Along with that, on the game maker/rpg maker platform aspect, you might be interested in these two papers I wrote about RPGmakerVX.net http://arxiv.org/ftp/arxiv/papers/1312/1312.2530.pdf & http://www.trevorowens.org/vitae/social-videogame-creation-lessons-from-rpg-maker/

    *Edit: I pasted in all the comments I had written about different projects so far, so I pulled that out 🙂

    1. Thanks for your comments! I had not considered GameMaker as a platform; I had sort of hastily thought “well, the platform is PC/Mac, and who cares about that; it’s not all that interesting,” (except when things break) but the importance of GameMaker here is definitely one worth considering, particularly if I end up exploring the work of the Underminers. It seems that both RPG Maker and GameMaker can be opened in ways that reveal text files and sprites really easily for most users, so that component makes indie games made on these platforms far easier to data mine.

      I think there are still thinggs I need to explore in regards to how people in the Undertale community interact with one another to build the fan games. There might be particular dialogues about authenticity to the source material that wouldn’t be found in a website like the one you discuss in your articles (RPGmakerVX.net). Such discussions, if saved/archived, could serve as some of the documentation for the games themselves, which would help users understand what the creator intended, and how they were interacting with a wider community of gamers.

  4. It seems like there are a lot of different things that you can include, between what you’ve mentioned and what has been suggested, so many that it could easily spiral out of control. Are you going to be able to narrow it down into one focused thing or are you just going to try to grab everything possible and say its all related and important?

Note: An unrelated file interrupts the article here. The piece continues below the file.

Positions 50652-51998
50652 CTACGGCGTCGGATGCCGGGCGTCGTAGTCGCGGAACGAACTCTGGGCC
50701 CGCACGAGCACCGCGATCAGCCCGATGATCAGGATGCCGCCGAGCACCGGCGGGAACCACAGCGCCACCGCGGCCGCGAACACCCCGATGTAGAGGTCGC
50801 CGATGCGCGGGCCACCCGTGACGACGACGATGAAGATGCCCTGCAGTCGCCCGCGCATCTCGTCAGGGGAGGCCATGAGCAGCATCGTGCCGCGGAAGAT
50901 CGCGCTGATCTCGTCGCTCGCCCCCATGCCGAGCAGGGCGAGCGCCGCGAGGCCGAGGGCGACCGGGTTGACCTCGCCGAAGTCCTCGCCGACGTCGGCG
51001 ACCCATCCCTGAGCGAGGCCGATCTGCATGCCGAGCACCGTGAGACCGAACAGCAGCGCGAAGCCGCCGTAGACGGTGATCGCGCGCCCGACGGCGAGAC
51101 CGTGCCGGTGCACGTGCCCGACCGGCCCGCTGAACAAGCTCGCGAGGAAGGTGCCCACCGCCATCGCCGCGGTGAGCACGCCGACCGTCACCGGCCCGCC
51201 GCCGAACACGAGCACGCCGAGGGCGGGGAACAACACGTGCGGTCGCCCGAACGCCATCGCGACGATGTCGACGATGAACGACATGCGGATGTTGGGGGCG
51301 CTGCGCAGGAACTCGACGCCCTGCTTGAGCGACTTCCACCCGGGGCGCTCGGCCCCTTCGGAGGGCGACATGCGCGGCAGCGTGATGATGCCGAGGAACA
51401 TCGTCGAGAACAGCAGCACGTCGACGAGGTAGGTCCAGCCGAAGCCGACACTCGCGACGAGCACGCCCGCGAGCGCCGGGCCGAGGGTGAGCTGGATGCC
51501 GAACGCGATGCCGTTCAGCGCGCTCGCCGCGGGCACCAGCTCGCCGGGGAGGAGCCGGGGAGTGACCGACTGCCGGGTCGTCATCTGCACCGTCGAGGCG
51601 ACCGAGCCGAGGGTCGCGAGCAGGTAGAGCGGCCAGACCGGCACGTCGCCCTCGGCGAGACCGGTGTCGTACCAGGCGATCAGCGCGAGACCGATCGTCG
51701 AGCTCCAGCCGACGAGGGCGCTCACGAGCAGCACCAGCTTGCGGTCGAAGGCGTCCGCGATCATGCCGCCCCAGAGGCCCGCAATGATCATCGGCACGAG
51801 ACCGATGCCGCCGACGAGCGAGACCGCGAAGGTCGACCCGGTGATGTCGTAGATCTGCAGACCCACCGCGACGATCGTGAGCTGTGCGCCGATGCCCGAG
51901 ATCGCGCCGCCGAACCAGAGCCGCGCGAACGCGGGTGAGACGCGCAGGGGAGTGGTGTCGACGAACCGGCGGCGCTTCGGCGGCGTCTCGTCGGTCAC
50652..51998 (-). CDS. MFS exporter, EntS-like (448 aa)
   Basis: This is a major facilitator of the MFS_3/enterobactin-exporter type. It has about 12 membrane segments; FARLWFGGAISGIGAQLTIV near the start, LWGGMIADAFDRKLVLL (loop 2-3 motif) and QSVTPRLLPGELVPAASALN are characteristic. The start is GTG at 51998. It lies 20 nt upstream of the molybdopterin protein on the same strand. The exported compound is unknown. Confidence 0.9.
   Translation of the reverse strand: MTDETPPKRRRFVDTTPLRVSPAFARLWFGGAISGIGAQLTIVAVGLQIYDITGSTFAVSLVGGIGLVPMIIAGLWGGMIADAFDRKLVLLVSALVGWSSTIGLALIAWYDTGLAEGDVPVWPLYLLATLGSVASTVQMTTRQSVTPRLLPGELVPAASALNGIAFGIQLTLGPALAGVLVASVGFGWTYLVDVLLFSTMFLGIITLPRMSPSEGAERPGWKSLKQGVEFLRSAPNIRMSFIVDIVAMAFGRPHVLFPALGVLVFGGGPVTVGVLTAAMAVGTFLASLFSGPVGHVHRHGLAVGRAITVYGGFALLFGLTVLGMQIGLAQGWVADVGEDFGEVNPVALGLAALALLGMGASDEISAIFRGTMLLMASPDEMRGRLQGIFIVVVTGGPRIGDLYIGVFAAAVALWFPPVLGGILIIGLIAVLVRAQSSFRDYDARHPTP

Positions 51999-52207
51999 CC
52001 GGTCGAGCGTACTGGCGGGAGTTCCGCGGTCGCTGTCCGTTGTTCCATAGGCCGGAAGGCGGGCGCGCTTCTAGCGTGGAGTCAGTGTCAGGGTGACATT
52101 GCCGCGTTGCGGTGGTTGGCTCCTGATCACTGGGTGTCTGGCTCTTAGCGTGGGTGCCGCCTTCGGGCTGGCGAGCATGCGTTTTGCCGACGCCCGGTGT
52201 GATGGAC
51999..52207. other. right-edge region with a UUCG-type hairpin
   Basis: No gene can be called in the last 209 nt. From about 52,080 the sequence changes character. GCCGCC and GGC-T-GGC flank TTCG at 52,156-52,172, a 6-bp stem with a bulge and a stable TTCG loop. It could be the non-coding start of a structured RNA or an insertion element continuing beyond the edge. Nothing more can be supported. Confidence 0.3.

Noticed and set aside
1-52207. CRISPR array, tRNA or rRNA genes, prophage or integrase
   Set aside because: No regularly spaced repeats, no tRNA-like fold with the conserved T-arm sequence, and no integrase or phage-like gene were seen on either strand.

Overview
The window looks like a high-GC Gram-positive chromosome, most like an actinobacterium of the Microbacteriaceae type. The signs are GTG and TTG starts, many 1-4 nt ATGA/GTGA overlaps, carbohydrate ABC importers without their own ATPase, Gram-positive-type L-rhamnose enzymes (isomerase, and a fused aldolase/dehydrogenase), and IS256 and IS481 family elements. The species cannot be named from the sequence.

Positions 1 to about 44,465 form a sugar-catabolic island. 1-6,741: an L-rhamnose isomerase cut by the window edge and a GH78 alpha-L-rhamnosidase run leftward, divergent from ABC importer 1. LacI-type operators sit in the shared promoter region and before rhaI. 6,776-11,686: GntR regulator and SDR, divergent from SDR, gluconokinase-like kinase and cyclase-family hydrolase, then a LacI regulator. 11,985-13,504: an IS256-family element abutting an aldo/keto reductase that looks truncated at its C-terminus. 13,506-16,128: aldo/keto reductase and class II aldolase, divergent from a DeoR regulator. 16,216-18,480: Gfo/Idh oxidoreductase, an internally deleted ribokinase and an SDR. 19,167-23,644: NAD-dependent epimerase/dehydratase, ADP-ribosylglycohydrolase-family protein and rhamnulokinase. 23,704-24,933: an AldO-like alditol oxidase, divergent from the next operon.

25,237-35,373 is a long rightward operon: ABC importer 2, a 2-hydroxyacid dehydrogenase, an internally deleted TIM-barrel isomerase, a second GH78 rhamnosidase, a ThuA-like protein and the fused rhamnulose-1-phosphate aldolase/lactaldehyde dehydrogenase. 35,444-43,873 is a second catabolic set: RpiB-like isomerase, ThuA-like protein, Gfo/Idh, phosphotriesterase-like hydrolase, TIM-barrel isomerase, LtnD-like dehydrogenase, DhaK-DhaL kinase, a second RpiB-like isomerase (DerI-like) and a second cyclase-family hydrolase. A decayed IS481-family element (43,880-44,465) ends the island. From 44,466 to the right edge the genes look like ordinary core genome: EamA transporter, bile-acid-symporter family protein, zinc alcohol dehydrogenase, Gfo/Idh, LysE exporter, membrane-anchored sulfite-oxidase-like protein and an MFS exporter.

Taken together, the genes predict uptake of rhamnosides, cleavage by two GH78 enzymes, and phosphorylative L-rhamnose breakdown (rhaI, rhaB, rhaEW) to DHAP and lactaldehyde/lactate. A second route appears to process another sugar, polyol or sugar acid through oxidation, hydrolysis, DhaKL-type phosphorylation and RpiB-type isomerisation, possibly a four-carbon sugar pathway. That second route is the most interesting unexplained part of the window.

1. I will definitely be narrowing my focus– even within each of these “arenas,” there is a lot to consider and document, so I imagine I will settle in on one aspect of Undertale. I’m not quite sure what yet, though. I emailed Toby Fox to ask for any insights he might have, and he responded with a one-line email: “the most important part…. is the game”

      So, ultimately, I’m not exactly sure which direction to take, but I will definitely be refining this quite a bit. (It’s like I’m choosing between routes in a run of Undertale! Oh such fun).

  5. I really enjoyed the article about Undertale. I have never played the game, but I have herd good things about it. I found the part about how the creator wanted to limit the data mining of the game to retain the ‘authentic’ experience for as long as possible to be very interesting. In this day and age the idea that a game experience can exist, and should exist, by itself free of outside influence gives me mixed feelings. I understand why he would want this but I feel that it is both nieve to trust everyone to respect that desire and at the same time a waste of potential. I wonder what a game creator could accomplish if they embraced the data mining community/culture and made something that took advantage of it?

    1. That’s definitely an interesting question– I would say that, for a game creator, Toby Fox has embraced the data-mining community pretty well. Beyond the tweet I referenced in the blog, he has sold his game without DRM so that people can get into some level of script about the game and manipulate it (and I believe he has even given the DRM version to people who have downloaded the Steam one first if they ask him personally about it, though I’m having trouble at the moment finding that reddit post). Also, by using GameMaker to create the game, I would imagine he was aware of the ramifications that come with that– specifically, that the .exe is relatively easy to pull data from.

      I can understand Toby Fox wanting people to enjoy and appreciate the game, and also to have it sell for a reasonable amount of time as well. The game has only been out for about six months now. In the future, I would imagine a lot of these indie games will end up in places like My Abandonware, and at that point datamining options might be more advanced.